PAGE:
When we think about digital advertising, we imagine brands around the world paying digital platforms for ad space, where they compete for user attention and engagement – an industry that can be referred to as platform ads. Brands register their ads in databases called ‘ad archives’ from where they can target selected platform demographics. The best example is Facebook’s Ad Library, where anyone can check the ads registered by Facebook to be displayed on their platforms, as an attempt by Facebook to create more transparency regarding its targeted advertising, especially after public incidents (e.g. Cambridge Analytica) emphasized the opacity of its infrastructure. An ad’s occurrence on a timeline will always be marked as ‘Sponsored’ by Facebook.
In the past decade, however, digital advertising has been generating new business models, focused on the monetization of original and authentic content, particularly on social media. Based on an increase in social media consumption, content monetization makes it profitable for Internet users to not only engage with advertising, but to become advertising.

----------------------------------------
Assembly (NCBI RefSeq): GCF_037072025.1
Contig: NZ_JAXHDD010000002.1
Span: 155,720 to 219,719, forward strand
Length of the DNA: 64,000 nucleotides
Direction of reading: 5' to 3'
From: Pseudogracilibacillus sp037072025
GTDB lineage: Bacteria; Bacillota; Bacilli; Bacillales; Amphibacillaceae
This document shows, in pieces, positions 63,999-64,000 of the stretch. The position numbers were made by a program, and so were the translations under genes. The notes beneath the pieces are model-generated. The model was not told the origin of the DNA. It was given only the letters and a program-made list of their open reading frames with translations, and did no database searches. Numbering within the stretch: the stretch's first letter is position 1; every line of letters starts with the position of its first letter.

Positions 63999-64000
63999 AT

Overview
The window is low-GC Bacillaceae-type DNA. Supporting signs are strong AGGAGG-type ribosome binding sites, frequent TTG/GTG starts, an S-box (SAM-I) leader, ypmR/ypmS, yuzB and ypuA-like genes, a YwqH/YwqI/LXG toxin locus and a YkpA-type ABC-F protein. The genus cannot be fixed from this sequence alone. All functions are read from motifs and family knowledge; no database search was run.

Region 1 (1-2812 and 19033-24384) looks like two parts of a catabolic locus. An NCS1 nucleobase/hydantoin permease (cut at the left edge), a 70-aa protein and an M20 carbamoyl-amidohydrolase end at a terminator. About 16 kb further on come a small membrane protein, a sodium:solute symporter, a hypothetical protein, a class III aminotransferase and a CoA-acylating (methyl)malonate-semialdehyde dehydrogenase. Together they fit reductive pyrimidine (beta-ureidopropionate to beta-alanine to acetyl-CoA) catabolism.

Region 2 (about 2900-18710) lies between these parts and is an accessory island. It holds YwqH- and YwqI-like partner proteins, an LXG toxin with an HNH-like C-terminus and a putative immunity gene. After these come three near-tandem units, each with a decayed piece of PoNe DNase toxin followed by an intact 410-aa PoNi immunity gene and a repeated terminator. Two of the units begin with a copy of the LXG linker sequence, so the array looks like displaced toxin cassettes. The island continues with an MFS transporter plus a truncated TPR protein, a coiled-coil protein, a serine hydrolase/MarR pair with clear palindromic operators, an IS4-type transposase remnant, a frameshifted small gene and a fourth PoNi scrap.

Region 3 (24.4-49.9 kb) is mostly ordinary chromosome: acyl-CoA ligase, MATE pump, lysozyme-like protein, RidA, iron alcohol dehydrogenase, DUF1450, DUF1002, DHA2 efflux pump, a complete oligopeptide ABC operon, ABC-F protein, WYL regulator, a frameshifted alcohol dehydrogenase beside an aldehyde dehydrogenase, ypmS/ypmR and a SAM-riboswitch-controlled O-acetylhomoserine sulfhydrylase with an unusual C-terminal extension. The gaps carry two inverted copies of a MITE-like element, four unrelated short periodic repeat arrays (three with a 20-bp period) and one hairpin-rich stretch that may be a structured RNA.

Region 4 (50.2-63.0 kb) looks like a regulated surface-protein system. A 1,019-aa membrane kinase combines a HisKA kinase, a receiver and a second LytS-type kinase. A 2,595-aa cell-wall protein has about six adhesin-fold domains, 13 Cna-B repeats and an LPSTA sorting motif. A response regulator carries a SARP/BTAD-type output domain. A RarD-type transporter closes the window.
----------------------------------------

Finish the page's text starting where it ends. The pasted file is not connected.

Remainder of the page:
As Google puts it, “advertising is becoming, well, less like advertising”, as the Internet has taken this industry into the “age of authenticity”, wherein resources are shifted from platform to ‘human ads’. Human ads are influencers, also called content creators, who earn revenue from social media advertising by creating authentic, relatable content for their followers. In turn, they receive money, goods or services (influencer marketing), or sales commissions (affiliate marketing). By hiring humans as ad banners, marketers and brands offer information (e.g. reviews) and explore persuasive narratives (e.g. social causes), which audiences can relate to and engage with. The popularity of such advertising approaches is undeniable. In 2021, influencer marketing is projected to reach a global market size of $13.8 billion (700% increase since 2016). However, the business of influence is also rapidly changing, with a plethora of new stakeholders emerging in the content monetization supply chain. Examples include influencer data analytics companies (e.g. Heepsy) and ambassador management platforms (e.g. Fohr), who are new categories of advertising intermediaries on digital markets, connecting brands and creators. The popularity of these new forms of digital marketing is matched by its potential risks.